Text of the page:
Document Type



Michigan Journal of Race & Law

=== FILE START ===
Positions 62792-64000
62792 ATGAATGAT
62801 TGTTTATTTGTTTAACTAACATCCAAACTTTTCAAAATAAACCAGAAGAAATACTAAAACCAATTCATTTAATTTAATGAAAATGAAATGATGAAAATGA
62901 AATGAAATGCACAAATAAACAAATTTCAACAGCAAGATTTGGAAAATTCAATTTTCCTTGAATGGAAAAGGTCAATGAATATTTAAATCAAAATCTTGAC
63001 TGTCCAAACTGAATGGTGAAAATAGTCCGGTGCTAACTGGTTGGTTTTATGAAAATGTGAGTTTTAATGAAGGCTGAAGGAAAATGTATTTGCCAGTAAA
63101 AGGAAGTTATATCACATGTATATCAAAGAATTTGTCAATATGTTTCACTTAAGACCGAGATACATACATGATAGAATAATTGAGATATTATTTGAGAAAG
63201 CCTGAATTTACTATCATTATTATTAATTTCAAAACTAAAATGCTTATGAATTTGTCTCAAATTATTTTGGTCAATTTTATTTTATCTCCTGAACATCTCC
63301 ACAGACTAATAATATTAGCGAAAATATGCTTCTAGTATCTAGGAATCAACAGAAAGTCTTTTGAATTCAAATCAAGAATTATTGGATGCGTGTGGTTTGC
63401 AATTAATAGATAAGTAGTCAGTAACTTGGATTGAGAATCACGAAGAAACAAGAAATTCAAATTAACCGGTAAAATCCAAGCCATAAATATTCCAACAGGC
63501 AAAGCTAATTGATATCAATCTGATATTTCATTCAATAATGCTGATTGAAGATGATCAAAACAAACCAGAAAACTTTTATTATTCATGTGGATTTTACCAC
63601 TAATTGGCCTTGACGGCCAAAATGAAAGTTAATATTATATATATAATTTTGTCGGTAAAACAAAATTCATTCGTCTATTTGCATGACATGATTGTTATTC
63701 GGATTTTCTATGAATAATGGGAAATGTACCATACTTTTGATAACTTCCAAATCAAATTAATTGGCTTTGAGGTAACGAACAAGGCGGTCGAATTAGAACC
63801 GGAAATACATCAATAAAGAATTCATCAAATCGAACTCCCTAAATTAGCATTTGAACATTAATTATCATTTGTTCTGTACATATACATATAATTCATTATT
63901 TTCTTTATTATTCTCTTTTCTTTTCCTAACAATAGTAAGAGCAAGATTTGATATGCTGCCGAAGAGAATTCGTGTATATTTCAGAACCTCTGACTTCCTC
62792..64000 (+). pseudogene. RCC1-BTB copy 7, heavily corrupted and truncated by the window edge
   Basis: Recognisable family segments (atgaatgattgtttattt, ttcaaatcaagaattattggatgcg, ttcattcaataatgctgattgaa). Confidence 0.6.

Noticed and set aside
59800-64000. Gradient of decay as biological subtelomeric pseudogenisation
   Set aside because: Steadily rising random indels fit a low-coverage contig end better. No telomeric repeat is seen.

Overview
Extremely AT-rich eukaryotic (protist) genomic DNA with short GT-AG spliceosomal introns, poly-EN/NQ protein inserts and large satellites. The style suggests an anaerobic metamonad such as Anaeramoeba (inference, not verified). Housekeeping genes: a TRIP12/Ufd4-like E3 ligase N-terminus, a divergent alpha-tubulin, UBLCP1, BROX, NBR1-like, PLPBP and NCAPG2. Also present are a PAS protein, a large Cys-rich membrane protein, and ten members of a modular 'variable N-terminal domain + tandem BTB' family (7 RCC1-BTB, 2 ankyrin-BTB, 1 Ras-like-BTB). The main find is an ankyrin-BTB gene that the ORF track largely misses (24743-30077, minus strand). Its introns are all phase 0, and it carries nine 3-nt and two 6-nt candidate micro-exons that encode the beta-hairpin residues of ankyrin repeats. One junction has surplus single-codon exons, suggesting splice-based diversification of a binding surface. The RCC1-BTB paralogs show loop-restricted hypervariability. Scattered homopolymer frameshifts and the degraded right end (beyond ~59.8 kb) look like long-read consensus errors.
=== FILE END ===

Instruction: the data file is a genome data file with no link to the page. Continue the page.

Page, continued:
Recent work on the history of capitalism documents the key role that racial exploitation played in the launch of the global cotton economy and the construction of the transcontinental railroad. But racial exploitation is not a thing of the past. Drawing on three case studies, this Paper argues that some of our most celebrated innovations in the digital economy have gotten off the ground by racially exploiting workers of color, paying them less than the marginal revenue product of their labor for their essential contributions. Innovators like Apple and Uber have been able to racially exploit workers of color because they have monopsony power to do so. Workers of color have far fewer outside options than white workers, owing to intentional and structural discrimination against workers on the basis of their race. In the emerging digital economy, racial exploitation has paid off by giving innovators a workforce that is cheap, easy to scale, flexible, and productive—the kind of workforce that is especially useful in digital markets, where a first-mover advantage often translates to winner-take-all. This Paper argues that these workers should be paid the marginal revenue product of their labor, and it proposes a number of potential ways to do so: by increasing worker compensation or worker power. More generally, I argue that we should value the essential contributions of workers of color and immigrant workers who make innovation possible.